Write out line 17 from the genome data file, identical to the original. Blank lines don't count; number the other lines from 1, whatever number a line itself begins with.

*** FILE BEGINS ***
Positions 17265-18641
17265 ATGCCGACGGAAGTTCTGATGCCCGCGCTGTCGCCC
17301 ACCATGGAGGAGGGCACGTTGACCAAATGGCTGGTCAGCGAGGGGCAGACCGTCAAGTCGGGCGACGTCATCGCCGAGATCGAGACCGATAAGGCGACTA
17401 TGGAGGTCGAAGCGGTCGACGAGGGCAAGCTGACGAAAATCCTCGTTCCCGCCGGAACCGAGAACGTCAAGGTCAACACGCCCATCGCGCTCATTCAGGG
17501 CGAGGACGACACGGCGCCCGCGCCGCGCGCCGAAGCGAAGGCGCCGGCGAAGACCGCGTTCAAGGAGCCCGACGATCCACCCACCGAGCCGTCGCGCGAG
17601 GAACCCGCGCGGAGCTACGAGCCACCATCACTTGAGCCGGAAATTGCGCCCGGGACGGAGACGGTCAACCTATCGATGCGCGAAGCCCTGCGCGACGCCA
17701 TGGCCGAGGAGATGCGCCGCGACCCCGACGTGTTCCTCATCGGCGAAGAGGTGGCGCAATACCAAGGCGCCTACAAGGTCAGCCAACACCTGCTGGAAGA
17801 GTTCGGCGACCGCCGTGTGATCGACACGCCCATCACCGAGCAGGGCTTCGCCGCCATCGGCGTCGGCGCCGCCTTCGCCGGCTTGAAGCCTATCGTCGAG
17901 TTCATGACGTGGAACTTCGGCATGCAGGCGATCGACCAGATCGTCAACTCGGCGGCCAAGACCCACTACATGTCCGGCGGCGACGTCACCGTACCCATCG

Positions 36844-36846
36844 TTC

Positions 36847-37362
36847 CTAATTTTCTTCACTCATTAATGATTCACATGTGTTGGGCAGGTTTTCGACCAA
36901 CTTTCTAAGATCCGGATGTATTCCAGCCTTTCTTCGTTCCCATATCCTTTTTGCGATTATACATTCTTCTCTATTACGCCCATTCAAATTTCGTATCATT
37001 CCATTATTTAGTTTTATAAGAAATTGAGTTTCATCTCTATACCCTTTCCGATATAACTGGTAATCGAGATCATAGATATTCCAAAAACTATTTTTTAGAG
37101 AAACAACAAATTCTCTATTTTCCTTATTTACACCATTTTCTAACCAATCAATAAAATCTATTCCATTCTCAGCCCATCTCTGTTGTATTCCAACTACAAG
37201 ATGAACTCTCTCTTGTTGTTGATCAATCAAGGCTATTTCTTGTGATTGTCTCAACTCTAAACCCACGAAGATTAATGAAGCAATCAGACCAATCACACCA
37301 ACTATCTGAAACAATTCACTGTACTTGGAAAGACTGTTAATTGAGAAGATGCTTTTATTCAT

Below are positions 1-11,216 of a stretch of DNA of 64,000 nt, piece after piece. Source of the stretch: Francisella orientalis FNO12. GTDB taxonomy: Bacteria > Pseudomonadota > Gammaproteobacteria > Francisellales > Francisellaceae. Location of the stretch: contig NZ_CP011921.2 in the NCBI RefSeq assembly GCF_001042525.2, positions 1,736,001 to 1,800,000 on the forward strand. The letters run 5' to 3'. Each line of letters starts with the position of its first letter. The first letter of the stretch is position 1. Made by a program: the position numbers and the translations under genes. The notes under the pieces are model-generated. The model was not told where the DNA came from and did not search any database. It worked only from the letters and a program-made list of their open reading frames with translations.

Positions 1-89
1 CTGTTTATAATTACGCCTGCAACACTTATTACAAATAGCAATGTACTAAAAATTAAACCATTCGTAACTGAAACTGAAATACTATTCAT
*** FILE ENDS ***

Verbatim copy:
37201 ATGAACTCTCTCTTGTTGTTGATCAATCAAGGCTATTTCTTGTGATTGTCTCAACTCTAAACCCACGAAGATTAATGAAGCAATCAGACCAATCACACCA